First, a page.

As a founding member of the Supremes, a key to the success of Motown Records, Mary Wilson died on Monday at her home in Henderson, Nev. She was 76.
The death was confirmed by her publicist, Jay Schwartz. No cause was given.
Mary Wilson joined with Florence Ballard and Diana Ross — who later emerged as the lead singer — to form one of the biggest musical acts of the 1960s.
With iconic hits like their first number one in 1964’s Where Did Our Love Go, and Baby Love (No.1 in the UK), Come See About Me and Stop! In the Name of Love, the Supremes songs still live on.
In 1967, Ballard was replaced by Cindy Birdsong and Gordy renamed the group Diana Ross and the Supremes.
Three years later, Ross left to pursue a solo career. After her departure, Wilson was left as the only original member of the group, and she was still the only original member still with the Supremes when the group broke up in 1977.
Wilson became a New York Times bestselling author in 1986 with the release of her autobiography, Dreamgirl: My Life as a Supreme.
The Supremes were inducted into the Rock and Roll Hall of Fame in 1988.
Interest in the group’s legacy was renewed after the release of the film Dreamgirls in 2006, which starred Beyoncé Knowles and Jennifer Hudson.
The movie was based on the story of The Supremes, although Wilson said it did not depict their true story.
In 2019, Wilson took part in Dancing with The Stars, the US version of Strictly Come Dancing.
Just two days before her death, Wilson uploaded a video on YouTube announcing that she was working on releasing new solo material.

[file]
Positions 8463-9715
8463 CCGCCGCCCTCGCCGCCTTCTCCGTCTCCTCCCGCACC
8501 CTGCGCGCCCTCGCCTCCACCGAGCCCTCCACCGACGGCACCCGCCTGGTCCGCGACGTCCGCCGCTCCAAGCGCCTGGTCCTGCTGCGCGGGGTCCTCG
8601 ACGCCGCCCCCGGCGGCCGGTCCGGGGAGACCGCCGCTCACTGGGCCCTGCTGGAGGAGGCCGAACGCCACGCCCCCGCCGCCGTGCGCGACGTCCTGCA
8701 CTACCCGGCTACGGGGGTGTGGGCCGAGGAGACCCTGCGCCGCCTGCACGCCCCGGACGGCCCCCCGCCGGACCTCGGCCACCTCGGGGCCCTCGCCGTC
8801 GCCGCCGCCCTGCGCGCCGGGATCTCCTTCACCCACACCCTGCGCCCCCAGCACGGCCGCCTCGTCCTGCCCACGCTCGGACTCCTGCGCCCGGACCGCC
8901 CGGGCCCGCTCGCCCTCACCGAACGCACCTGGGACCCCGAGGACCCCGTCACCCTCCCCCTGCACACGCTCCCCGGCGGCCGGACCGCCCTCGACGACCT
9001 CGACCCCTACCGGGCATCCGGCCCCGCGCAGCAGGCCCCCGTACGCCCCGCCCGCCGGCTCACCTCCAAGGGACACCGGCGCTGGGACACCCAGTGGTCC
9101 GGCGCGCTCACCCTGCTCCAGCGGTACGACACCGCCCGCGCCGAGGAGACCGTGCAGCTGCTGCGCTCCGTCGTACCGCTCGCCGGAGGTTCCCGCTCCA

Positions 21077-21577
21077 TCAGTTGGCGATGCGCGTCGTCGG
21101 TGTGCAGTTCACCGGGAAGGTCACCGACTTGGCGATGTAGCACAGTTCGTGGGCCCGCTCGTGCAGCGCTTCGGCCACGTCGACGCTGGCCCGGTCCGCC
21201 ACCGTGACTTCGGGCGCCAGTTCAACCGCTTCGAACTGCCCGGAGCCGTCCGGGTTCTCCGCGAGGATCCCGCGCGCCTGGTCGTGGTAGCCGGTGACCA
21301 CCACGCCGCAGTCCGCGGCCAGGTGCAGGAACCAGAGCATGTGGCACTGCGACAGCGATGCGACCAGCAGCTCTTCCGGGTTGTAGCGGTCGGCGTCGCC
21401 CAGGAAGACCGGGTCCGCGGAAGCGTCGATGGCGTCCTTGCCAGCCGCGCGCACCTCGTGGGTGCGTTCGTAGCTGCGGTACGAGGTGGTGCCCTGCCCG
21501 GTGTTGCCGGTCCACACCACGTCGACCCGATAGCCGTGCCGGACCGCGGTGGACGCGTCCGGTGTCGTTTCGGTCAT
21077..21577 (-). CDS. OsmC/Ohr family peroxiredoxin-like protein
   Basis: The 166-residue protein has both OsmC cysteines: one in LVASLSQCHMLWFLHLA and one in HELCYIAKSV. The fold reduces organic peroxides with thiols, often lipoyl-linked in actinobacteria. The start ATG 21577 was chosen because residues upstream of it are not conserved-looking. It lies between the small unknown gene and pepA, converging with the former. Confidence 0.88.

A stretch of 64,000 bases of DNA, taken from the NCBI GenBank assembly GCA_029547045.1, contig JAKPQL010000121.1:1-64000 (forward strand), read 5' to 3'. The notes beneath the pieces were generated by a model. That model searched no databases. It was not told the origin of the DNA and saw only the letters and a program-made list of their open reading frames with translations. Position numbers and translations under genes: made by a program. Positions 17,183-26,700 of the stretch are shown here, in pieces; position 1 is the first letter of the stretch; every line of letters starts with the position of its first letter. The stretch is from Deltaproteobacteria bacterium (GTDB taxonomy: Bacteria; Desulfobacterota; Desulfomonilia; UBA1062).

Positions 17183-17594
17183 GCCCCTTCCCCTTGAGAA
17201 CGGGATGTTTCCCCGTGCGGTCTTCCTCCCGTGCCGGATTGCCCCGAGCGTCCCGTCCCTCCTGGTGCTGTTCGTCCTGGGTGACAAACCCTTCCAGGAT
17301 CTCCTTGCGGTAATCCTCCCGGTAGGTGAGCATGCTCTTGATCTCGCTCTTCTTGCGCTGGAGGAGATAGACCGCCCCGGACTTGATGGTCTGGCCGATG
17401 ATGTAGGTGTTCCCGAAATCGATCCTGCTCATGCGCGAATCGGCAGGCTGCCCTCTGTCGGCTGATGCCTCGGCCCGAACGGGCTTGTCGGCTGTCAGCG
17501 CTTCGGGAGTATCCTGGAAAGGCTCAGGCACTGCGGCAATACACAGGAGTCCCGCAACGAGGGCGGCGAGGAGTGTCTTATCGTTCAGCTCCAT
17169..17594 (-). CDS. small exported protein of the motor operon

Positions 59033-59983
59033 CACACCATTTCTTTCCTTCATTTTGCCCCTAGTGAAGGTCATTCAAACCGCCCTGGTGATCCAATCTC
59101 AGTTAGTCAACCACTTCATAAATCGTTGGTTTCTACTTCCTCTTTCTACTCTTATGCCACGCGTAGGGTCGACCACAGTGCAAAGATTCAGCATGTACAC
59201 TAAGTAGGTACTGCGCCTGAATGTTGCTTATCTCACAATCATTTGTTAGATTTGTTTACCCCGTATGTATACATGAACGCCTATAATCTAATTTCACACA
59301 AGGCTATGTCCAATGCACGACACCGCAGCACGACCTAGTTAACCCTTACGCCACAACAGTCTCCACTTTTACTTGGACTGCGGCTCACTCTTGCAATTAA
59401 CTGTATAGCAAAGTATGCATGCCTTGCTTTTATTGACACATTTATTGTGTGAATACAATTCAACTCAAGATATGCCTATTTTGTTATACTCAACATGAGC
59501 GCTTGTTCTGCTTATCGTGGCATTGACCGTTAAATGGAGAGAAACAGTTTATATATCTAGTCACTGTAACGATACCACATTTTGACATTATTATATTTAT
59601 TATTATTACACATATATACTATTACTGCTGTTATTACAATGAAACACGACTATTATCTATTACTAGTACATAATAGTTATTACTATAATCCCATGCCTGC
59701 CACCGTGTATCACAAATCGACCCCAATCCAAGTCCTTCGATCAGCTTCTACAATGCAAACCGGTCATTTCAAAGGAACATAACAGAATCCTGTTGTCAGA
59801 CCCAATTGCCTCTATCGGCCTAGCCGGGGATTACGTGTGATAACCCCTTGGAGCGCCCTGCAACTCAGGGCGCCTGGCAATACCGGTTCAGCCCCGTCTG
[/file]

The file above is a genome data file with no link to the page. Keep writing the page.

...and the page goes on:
How Mary Wilson and the Supremes changed the way white America viewed Black music!
Mary’s success as a member of a so-called crossover act, inure her to the racial injustice that still infects so much of American life.
When a reporter called Wilson last summer to hear her thoughts for a story he was writing about the legacy of Marvin Gaye’s “What’s Going On,” she advised against thinking of the famous 1971 protest album as a strict disavowal of Motown’s traditional emphasis on love songs.
“As Black people, we all wanted to be happy,” she said. “We all liked singing love songs. But there comes a time after that, after the Martin Luther King, when you need a Malcolm X.”
According to a tweet before his death in 2013, Malcom Albazz, Malcom X’s grandson said, “Mary Wilson represented a time when black music artist carried themselves with class and respect.
Berry Gordy, the founder of Motown, said in a statement that the Supremes had opened doors for other Motown acts. “I was always proud of Mary,” he said. “She was quite a star in her own right, and over the years continued to work hard to boost the legacy of the Supremes.”
UK Singer Beverley Knight said: “Mary Wilson along with Florence Ballard and Diana Ross changed the game permanently. Hit after hit after hit, on regular rotation to this day. A Supreme Titan may have left us, but that legacy will never be surpassed.”
In recognition of her ground-breaking influence with the group, the foundation of late civil rights campaigner Martin Luther King tweeted a simple tribute. “Rest in Power. Thank you.” Mary Wilson 1944-2021